“A perfect affirmation for Independence Day,” is how American Legion National Commander Brett P. Reistad summed up the news that VA would be more welcoming of religious literature, symbols and displays at all of its facilities.
“This is a direct result of our recent Supreme Court victory in The American Legion v. American Humanist Association,” Reistad said. “That case involved far more than a cross in Bladensburg, Md. It involved the cherished right for people to exercise their faith without government overbearance. VA promises that it will continue to respect and tolerate differing views, but at the same time the department makes clear that religious liberty at VA is once again protected. We welcome the announcement by VA Secretary Robert Wilkie for bringing needed clarity on this issue. Some groups may not approve but the Supreme Court spoke loudly with a 7-2 favorable ruling.”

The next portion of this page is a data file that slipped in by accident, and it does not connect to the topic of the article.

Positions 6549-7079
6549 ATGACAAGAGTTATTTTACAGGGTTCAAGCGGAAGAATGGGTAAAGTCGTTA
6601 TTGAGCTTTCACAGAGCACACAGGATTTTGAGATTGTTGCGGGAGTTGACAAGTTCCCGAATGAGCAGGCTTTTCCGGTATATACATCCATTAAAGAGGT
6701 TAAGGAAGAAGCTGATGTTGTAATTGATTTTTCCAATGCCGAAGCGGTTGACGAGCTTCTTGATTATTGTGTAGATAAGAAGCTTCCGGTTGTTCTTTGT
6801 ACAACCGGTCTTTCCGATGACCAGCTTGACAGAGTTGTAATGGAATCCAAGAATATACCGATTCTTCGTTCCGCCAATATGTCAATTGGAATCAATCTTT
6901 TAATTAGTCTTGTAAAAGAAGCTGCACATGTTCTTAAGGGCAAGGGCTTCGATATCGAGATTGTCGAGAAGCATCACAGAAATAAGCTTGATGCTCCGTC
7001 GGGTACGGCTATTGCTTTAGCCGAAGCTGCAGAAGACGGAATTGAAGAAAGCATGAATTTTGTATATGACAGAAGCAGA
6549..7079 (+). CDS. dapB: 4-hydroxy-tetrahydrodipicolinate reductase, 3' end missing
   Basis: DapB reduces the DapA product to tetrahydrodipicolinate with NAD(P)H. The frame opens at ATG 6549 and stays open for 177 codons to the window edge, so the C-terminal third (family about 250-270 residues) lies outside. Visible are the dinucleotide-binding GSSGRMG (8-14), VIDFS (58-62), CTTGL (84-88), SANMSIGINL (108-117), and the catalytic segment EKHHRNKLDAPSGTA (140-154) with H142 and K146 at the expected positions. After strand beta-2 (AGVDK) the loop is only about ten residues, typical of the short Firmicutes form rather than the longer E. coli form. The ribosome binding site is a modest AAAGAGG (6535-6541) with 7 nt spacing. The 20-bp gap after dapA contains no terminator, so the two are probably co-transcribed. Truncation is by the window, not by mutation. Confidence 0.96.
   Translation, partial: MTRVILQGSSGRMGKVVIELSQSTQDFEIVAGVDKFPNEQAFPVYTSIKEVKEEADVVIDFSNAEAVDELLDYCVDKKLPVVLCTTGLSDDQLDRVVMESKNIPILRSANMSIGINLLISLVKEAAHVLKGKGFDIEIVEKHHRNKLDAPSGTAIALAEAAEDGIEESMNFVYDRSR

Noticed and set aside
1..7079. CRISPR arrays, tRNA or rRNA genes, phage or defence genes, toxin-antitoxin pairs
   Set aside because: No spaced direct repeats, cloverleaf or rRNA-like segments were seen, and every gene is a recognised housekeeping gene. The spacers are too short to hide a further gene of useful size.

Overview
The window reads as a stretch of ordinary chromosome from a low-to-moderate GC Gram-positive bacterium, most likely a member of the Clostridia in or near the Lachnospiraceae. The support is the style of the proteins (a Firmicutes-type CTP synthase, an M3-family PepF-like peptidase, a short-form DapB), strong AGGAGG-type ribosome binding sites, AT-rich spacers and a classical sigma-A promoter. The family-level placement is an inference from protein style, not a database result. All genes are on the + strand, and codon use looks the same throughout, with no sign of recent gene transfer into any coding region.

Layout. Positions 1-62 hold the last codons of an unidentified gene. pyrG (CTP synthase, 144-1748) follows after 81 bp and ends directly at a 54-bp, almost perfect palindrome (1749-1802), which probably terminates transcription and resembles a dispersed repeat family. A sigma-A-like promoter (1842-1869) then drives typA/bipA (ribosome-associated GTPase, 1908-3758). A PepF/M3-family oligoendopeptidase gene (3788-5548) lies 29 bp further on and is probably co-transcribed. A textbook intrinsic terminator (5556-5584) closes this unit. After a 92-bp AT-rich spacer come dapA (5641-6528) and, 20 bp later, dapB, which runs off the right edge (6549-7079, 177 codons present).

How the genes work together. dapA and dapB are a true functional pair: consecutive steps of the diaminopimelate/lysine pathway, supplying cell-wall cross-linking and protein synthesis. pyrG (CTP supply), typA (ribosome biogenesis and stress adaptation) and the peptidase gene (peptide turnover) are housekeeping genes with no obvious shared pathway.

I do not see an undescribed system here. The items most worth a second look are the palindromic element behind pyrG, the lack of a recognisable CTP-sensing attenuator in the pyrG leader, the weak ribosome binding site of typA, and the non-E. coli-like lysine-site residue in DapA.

With a current membership of nearly two million wartime veterans, The American Legion was founded in 1919 on the four pillars of a strong national security, veterans affairs, patriotic youth programs and Americanism. Legionnaires work for the betterment of their communities through nearly 13,000 posts worldwide. From the drafting of the original GI Bill to the creation of the Department of Veterans Affairs, The American Legion is the most influential voice for America’s veterans. The American Legion, www.legion.org, will be celebrating its centennial through Veterans Day.